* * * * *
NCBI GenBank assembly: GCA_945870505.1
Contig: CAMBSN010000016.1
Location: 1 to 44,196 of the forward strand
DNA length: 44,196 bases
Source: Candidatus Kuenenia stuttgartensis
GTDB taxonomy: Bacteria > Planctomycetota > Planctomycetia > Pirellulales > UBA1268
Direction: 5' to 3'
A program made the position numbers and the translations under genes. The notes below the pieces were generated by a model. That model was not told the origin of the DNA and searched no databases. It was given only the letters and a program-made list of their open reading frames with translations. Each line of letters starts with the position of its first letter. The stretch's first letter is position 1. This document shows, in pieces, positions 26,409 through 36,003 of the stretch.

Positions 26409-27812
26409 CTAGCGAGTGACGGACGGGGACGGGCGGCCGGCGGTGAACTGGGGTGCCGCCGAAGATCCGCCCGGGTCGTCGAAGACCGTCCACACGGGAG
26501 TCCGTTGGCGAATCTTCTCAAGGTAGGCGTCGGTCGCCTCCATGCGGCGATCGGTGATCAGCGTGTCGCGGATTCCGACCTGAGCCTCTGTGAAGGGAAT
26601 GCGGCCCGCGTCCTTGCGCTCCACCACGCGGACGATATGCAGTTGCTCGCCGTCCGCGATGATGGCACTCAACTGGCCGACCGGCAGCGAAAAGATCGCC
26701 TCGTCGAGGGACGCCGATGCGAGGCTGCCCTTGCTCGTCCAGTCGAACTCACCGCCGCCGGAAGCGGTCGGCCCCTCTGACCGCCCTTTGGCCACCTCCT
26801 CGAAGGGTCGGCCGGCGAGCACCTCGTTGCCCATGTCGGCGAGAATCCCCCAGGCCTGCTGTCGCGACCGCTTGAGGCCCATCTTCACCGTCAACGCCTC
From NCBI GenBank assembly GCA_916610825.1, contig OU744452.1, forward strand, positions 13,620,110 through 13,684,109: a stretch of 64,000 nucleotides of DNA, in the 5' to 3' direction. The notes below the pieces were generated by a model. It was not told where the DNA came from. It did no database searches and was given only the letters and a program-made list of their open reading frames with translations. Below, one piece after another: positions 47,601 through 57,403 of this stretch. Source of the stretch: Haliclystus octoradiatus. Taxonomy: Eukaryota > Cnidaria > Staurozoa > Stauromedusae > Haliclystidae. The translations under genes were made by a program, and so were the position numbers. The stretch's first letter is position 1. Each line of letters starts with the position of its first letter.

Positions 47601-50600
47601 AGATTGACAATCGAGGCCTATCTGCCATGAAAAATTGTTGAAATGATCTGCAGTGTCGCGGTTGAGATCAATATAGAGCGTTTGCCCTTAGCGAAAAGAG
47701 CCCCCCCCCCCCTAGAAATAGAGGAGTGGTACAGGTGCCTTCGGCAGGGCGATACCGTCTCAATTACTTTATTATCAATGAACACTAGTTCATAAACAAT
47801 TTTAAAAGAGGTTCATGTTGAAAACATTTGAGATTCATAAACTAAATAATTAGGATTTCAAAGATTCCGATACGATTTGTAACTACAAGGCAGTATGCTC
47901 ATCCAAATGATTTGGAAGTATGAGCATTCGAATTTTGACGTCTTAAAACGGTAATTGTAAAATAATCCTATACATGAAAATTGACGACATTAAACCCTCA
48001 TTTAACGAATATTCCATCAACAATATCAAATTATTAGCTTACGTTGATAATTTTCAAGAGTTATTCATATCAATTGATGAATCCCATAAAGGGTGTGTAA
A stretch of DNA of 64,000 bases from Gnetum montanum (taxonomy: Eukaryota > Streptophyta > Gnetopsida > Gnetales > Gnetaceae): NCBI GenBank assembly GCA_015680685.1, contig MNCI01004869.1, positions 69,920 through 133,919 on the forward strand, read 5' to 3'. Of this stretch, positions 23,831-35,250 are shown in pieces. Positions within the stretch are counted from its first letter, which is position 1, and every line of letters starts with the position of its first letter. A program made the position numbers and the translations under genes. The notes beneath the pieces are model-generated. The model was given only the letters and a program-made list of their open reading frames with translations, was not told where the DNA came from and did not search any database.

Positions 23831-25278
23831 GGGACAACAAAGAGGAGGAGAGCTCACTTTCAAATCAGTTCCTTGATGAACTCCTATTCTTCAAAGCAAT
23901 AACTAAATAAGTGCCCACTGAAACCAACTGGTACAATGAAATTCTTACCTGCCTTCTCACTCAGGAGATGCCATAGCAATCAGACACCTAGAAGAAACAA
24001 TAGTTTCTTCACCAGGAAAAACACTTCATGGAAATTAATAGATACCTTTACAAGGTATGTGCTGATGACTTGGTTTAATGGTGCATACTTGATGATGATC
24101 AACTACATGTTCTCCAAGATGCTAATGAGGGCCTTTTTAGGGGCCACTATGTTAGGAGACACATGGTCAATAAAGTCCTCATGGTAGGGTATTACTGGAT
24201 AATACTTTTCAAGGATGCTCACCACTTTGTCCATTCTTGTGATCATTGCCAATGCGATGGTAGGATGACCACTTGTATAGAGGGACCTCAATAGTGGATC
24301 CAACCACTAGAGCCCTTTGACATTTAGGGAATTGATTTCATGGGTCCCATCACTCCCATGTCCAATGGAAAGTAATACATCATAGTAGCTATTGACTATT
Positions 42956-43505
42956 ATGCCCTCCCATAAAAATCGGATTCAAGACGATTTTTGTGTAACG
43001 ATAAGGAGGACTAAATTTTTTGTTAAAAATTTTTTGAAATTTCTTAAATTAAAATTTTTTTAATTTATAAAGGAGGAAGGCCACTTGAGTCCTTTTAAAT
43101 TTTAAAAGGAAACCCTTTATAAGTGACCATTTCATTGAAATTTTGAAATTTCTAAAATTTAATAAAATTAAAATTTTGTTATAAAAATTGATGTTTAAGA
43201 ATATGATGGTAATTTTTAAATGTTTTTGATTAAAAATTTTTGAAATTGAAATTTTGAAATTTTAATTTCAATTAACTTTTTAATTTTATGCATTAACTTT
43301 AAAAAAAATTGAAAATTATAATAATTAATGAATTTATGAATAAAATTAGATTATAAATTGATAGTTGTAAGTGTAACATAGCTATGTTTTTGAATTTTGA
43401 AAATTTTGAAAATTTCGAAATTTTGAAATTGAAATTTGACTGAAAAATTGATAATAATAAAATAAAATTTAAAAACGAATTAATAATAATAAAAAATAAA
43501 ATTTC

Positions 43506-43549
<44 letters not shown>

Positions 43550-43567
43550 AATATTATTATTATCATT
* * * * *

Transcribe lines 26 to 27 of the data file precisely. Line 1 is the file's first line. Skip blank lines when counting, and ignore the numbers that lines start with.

24001 TAGTTTCTTCACCAGGAAAAACACTTCATGGAAATTAATAGATACCTTTACAAGGTATGTGCTGATGACTTGGTTTAATGGTGCATACTTGATGATGATC
24101 AACTACATGTTCTCCAAGATGCTAATGAGGGCCTTTTTAGGGGCCACTATGTTAGGAGACACATGGTCAATAAAGTCCTCATGGTAGGGTATTACTGGAT